The participants in the second session, dedicated to Climate Change and the Environment, discussed, in particular, sustainable development and the transition to a low-carbon economy.
Following the summit, the G20 Rome Leaders’ Declaration was adopted.
The annual G20 Summit was held in Rome on October 30–31 under the auspices of Italy’s Presidency in in-person format with the opportunity to connect via videoconference. At the venue, the Russian Federation was represented by Foreign Minister Sergei Lavrov, Finance Minister Anton Siluanov and Representative of the Russian President in the G20 (Russia’s G20 Sherpa) Svetlana Lukash.
The G20 Summit focused on three interconnected priorities proposed by the Italian Presidency: People, Planet, Prosperity. Participants in the top-level meeting paid special attention to the restoration of the global economy, overcoming the coronavirus pandemic, counteracting climate change and the implementation of the Sustainable Development Goals.
They discussed the most pressing issues such as ensuring broad access to vaccination, stabilising the key energy, commodities and financial markets, and improving progress in lowering the anthropogenic load on the climate and ecosystems. Participants in the summit set specific goals on improving international cooperation in digital transformation, transiting to a low-carbon economy, and reducing the social, economic and technological divide. They also reviewed practical efforts to counteract unfavourable trends amid growing poverty, hunger and unemployment.
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The Russian President’s speech at the second working session of the G20 summit
President of Russia Vladimir Putin: Mr President of the G20 Mario Draghi,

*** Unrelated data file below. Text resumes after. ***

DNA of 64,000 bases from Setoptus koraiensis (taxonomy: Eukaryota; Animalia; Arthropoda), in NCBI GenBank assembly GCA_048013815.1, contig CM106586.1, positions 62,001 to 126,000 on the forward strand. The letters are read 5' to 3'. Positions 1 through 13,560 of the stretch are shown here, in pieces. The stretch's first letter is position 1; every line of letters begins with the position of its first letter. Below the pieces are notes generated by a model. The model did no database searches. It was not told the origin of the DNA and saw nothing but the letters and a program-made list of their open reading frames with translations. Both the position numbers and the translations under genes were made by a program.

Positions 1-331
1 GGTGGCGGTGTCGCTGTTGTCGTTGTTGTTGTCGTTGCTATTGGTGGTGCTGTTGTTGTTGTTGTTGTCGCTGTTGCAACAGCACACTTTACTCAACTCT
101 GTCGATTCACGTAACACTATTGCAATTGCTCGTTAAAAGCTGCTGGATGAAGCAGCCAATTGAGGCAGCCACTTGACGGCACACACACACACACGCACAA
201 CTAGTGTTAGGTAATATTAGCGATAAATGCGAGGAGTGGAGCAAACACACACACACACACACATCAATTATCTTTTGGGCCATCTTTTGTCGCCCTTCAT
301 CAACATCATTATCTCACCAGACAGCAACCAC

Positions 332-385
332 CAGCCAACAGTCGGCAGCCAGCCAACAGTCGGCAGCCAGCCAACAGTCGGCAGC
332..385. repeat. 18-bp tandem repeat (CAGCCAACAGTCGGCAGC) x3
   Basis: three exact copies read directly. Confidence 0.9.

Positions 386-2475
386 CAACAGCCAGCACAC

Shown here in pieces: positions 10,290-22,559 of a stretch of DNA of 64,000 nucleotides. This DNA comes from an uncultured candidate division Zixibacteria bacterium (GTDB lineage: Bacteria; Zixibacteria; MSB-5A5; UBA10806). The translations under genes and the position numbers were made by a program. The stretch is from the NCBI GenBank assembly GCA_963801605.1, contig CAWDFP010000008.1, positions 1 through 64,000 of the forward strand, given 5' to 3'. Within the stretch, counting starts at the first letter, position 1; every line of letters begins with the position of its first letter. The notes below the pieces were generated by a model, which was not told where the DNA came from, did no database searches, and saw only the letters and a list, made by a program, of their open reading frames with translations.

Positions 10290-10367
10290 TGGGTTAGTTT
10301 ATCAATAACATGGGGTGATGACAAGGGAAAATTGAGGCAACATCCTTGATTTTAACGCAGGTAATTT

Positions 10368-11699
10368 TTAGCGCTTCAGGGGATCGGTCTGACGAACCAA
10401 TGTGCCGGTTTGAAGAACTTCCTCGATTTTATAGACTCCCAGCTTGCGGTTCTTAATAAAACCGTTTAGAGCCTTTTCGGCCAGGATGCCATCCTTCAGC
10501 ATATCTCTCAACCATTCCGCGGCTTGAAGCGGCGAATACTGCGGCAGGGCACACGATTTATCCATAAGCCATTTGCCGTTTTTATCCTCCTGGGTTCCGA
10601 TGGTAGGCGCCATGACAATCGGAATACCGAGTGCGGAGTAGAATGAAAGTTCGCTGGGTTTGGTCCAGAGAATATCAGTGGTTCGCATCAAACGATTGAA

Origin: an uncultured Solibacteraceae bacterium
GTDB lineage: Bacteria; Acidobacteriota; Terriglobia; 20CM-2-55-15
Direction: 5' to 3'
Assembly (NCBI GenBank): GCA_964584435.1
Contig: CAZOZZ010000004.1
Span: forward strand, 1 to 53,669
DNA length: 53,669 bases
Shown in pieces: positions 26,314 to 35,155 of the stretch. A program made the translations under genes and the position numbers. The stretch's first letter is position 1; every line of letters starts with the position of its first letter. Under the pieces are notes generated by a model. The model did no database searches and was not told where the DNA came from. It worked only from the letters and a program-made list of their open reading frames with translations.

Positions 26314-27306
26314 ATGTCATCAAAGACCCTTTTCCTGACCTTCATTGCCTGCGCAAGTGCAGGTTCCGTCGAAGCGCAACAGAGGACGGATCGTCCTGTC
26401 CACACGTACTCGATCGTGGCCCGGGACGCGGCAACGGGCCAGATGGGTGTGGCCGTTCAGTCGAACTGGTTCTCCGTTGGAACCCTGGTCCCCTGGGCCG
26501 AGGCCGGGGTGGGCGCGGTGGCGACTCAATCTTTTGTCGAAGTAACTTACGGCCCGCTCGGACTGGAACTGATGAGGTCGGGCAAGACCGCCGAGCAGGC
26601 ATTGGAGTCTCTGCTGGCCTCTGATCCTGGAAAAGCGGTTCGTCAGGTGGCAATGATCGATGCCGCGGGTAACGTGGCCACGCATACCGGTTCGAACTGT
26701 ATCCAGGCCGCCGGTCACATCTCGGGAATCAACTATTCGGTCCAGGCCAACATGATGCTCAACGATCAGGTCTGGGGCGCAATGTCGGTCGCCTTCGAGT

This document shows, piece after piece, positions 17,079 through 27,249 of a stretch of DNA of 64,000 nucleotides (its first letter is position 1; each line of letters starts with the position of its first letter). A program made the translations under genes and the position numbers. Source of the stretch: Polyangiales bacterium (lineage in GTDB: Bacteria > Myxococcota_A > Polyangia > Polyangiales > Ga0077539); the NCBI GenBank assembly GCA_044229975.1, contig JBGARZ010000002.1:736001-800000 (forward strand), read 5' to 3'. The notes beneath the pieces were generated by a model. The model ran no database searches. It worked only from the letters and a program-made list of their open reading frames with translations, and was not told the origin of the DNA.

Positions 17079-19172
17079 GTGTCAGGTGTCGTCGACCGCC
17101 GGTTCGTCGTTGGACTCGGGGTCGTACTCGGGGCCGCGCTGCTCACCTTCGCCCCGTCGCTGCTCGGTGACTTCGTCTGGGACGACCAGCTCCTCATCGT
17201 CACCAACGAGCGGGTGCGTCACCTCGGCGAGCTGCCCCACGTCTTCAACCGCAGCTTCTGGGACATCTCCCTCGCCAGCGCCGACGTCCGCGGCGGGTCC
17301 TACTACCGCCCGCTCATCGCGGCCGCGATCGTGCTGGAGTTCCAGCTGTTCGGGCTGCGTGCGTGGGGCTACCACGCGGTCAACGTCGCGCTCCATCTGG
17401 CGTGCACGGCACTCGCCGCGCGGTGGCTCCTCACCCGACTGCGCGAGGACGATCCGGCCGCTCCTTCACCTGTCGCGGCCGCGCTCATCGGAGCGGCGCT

Indeed, the matters related to combatting climate change that we are discussing today are of the utmost importance and concern each and every one of us. Russia, like other countries, is experiencing – actually experiencing – the negative bearing of global warming, and here is why: we are faced with desertification and soil erosion, and we are especially worried about the thawing of the permafrost, which accounts for a significant part of Russia’s territory.
I would like to note that the average annual temperature in Russia is growing faster than around the globe, more than 2.5 times. It has increased by almost half a degree in the past 10 years. In the Arctic, as we all know, the warming is even faster.
Naturally, our country is vigorously participating and taking the lead in international climate mitigation and stabilisation efforts. We faithfully comply with all our obligations under the UN Framework Convention on Climate Change and the Paris Agreement. We are consistently implementing a policy to reduce net greenhouse gas emissions and are taking steps to improve energy efficiency in our national economy, to modernise our power generation industry, and reduce associated gas discharge from oil production.
The low-carbon power industry is growing at a rapid pace in Russia. The share of energy generated from practically carbon-free sources such as nuclear power plants, hydroelectric dams, wind and solar power plants exceeds 40 percent today, or 86 if we include natural gas, which is the lowest-carbon fuel among hydrocarbons. This is one of the best indicators in the world.